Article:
# How to create a dynamic chart in Excel using Dynamic Arrays

I've been increasingly interested in how we can use Dynamic Arrays in our models to achieve timeline flexibility. This is especially useful for charts.

Geez. Snappy title, eh?

I've been increasingly interested in how Dynamic Arrays can be used in our models to achieve timeline flexibility. This is especially useful for charts.

Sometimes, we want to be able to select the time range that we display in our charts. Charts help us "see" the data to explain or understand patterns or commercial dynamics. It's helpful, therefore, to be able to "focus" on particular time periods. The problem with Excel charts historically has been their fixed ranges. If we wanted to focus on specific time periods, we had to edit the chart to select the range we wanted to focus on. Dynamic Arrays change this.

In this worked example, we have some meaningless dummy sample data and a simple annual model timeline. To keep the example file simple, I've kept all the inputs and calculations on the same sheet.

The worked example file can be downloaded below.

## How to set up a dynamic timeline for our chart using the FILTER function

The first thing we need is the time series for our chart.

We're going to use the FILTER function for this. This will allow our chart's time series to be a Dynamic Array. Using a Dynamic Array function, the array size will adjust automatically if we change the inputs for our time series.

*(Thanks to Brian Vadden for the tip on using the FILTER function for this!)*

Firstly, I set up my block to gather the ingredients I need. I've added the chart start and end years as inputs and linked to the model timeline and the sales data:

See: How to add inputs and How to create links

We then use the FILTER function to create a Dynamic Array containing the years we want to focus on:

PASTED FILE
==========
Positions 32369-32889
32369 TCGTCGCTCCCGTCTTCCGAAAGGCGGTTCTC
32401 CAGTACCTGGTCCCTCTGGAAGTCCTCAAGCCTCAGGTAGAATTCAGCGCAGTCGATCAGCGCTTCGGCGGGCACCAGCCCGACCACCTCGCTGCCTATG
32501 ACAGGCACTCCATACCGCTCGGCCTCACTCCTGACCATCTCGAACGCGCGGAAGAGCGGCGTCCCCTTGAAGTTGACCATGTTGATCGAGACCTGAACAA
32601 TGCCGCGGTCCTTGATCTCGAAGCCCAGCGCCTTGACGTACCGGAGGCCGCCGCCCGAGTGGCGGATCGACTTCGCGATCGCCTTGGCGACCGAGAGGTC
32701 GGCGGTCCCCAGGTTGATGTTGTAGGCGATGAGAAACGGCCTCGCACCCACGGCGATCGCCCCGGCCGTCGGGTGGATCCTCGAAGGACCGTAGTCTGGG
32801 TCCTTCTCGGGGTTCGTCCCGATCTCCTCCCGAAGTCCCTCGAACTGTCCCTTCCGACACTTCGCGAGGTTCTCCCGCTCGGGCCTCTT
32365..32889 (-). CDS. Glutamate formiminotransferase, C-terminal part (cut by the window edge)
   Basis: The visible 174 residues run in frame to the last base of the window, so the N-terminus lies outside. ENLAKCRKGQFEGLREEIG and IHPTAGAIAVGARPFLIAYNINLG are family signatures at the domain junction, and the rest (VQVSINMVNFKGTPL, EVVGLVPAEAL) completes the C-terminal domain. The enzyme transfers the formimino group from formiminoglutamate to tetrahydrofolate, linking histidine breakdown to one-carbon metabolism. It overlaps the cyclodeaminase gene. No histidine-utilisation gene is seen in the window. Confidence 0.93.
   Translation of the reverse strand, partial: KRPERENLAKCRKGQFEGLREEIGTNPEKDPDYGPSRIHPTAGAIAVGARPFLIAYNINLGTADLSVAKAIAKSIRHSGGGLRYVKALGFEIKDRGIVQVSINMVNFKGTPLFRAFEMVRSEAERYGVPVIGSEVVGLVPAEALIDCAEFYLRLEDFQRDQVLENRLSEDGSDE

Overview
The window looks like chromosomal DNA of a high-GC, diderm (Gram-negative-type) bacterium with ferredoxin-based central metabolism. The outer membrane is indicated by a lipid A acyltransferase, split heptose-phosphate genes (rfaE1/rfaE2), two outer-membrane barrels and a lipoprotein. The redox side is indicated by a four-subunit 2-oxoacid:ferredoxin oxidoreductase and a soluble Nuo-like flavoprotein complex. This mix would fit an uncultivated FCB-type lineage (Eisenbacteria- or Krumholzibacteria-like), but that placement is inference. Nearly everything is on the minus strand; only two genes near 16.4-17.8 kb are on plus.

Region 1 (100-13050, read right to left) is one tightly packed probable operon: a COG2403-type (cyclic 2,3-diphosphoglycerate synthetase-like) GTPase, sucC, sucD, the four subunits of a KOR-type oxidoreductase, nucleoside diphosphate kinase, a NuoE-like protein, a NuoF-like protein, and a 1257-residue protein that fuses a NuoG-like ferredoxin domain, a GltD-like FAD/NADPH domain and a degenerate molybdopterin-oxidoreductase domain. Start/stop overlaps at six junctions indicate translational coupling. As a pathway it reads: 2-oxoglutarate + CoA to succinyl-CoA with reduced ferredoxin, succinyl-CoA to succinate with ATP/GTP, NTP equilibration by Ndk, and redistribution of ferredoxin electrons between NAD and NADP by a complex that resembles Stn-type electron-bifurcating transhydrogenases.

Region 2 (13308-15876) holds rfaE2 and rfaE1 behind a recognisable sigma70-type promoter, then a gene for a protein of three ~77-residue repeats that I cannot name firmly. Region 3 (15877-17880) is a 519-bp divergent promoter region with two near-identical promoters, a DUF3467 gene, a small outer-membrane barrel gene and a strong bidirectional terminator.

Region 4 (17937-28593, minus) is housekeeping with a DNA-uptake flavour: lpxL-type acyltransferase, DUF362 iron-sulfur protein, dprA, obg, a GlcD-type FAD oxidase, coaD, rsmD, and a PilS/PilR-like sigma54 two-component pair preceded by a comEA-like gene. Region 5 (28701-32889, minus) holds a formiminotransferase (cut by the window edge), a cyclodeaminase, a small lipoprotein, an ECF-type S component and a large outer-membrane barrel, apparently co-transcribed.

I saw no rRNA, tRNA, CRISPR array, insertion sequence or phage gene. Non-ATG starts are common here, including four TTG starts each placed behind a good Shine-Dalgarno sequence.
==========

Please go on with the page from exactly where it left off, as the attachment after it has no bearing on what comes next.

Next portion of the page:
The FILTER function has 3 Arguments:

**FILTER( array, include, [if empty] )**

**Array:** The array or range to filter. In our case, this is the model year range in Row 24.

**Include:** A boolean array whose height or width is the same as the array to be filtered. In our case, we only want years that are bigger than or equal to the start year and smaller than or equal to the chart end year. Here**,** we use the multiplication operator (*) to filter the data using multiple criteria.

**[if empty]: **This is an optional argument that tells the function what to return if the filter returns no data.

The formula in J26 is therefore:

**= FILTER(J24:AC24, (J24:AC24>=$F22)*(J24:AC24<=$F23), )**

I have included the # symbol in the row label in E26 to indicate that the row contains a Dynamic Array.

The result in row 26 is a Dynamic Array. If we change the start year to 2028, for example, we get the following:

## How to select the data for our chart using XLOOKUP

Now that we have the time range for our chart, we need to select the corresponding sales data for that time range. We also need this data to be a Dynamic Array so that when the chart time series Array changes, the selected sales data Array matches it.

We can do this using the XLOOKUP function. XLOOKUP is also a Dynamic Array function.